Essay Slave Trading

1900 Words8 Pages
“African slavery is the corner-stone of the industrial, social, and political fabric of the South; and whatever wars against it, wars against her very existence. Strike down the institution of African slavery and you reduce the South to depopulation and barbarism.” –Lawerence Keitt, South Carolina Congressman, 1860 Slave trading dates back to ancient times, but it did not become popular until the fifteenth century when the Portugese began engaging in slave trading for profit. The colonization of the Americas brought about a new wave of slave importation in the late seventeenth century. A large percentage of the indentured servants and Native Americans were dying from diseases bought to the land by Europeans, and the American…show more content…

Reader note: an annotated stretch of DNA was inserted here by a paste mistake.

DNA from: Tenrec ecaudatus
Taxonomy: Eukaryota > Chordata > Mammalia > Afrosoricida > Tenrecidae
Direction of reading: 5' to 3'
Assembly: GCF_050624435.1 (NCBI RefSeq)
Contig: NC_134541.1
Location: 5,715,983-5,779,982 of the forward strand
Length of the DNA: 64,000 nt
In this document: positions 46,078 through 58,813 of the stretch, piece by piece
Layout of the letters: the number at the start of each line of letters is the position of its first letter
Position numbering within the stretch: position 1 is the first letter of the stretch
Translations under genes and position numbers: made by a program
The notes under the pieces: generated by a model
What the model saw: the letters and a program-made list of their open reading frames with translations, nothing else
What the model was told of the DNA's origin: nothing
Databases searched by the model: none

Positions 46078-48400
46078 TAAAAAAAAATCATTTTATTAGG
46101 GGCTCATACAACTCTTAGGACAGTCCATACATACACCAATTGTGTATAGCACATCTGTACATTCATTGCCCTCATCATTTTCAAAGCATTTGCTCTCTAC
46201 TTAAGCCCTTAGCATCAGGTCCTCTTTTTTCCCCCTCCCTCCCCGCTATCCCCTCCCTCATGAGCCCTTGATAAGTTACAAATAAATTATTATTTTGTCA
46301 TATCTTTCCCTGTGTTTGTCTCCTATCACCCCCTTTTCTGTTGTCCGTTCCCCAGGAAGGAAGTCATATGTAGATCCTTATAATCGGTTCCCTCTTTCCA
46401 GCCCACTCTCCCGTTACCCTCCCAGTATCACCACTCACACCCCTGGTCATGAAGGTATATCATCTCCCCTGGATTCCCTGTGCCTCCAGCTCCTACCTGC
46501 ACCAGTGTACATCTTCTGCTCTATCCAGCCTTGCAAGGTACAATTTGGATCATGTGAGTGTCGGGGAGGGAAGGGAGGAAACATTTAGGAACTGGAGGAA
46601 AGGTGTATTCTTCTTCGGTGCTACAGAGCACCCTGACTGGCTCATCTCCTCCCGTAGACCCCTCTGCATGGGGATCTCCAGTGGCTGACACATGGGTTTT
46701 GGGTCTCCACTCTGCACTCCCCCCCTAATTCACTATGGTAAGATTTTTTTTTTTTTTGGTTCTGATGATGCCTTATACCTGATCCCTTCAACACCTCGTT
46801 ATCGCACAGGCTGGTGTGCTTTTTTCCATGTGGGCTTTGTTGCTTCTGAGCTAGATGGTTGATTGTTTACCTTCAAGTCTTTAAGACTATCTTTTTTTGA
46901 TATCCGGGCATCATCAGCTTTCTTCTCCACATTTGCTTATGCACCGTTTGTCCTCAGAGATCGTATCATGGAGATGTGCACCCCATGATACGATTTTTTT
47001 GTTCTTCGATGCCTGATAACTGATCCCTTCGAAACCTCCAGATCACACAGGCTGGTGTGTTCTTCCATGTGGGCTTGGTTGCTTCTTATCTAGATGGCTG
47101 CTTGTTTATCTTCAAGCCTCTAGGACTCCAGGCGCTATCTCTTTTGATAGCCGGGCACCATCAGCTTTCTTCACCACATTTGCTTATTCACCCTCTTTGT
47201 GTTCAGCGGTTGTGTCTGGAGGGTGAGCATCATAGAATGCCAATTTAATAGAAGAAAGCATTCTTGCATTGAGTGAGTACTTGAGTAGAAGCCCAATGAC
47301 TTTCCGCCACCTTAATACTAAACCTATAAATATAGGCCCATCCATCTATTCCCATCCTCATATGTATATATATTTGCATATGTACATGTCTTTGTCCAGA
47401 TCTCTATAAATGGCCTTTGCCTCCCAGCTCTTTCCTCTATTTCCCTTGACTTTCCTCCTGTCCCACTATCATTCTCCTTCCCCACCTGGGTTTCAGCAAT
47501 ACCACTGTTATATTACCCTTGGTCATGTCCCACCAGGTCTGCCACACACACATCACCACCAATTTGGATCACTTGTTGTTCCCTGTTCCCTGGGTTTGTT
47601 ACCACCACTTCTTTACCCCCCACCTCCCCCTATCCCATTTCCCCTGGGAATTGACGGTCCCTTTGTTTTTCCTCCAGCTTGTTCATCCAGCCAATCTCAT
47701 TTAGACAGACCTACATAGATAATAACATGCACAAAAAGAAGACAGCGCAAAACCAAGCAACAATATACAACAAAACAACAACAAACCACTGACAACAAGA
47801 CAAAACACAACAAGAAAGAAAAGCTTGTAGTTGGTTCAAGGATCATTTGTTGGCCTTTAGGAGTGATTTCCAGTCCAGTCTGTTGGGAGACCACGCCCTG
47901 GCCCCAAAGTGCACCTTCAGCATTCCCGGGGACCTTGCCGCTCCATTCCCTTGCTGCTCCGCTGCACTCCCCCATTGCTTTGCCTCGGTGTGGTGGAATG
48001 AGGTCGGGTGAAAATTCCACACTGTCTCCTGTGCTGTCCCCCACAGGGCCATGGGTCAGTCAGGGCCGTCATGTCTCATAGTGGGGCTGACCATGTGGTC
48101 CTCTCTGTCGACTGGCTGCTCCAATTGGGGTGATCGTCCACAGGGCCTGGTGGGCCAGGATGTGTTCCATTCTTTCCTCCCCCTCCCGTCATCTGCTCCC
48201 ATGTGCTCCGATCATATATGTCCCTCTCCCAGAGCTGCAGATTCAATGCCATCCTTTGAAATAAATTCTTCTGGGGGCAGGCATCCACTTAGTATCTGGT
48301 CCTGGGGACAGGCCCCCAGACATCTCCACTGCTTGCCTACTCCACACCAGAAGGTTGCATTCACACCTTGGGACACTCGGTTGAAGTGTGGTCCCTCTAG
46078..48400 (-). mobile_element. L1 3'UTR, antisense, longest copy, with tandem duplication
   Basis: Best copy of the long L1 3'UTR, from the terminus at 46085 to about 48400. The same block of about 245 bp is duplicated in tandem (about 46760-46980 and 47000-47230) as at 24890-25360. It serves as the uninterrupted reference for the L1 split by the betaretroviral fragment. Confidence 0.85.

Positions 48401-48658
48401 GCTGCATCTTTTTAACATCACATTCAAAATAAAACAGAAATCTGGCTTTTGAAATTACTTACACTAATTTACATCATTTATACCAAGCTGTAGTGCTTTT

Between the seventeenth and nineteenth centuries, many Europeans found their careers in the slave trading market. Approximately twelve million African Americans were captured from their native land of Africa and forced to board ships bound for the New World by way of the “Middle Passage.” In order to maximize profits, slave traders would load a ship well over its capacity. African Americans were shackled and then ordered to lay in rows below the decks of the slave ships. The captives had no room to move around, and therefore laid in their own filth and that of others for several months. Since the slaves were packed into such tight, unsanitary quarters, diseases such as typhoid, measles, and small pox claimed the lives of thousands before the ships ever reached the shores of America. Many slaves escaped a life of bondage by throwing themselves overboard. On average, twenty percent of Africans died before arriving at their destination. Olaudah Equiano, a child of only eleven years old, was kidnapped from his native land of Africa in the 1780s and sold into slavery. He was one of millions that traveled the infamous Middle Passage to the Barbados Islands and one of few who was later able to purchase his freedom. His voyage to the New World was, indeed, brutal, evidenced by the horrific stories included in his
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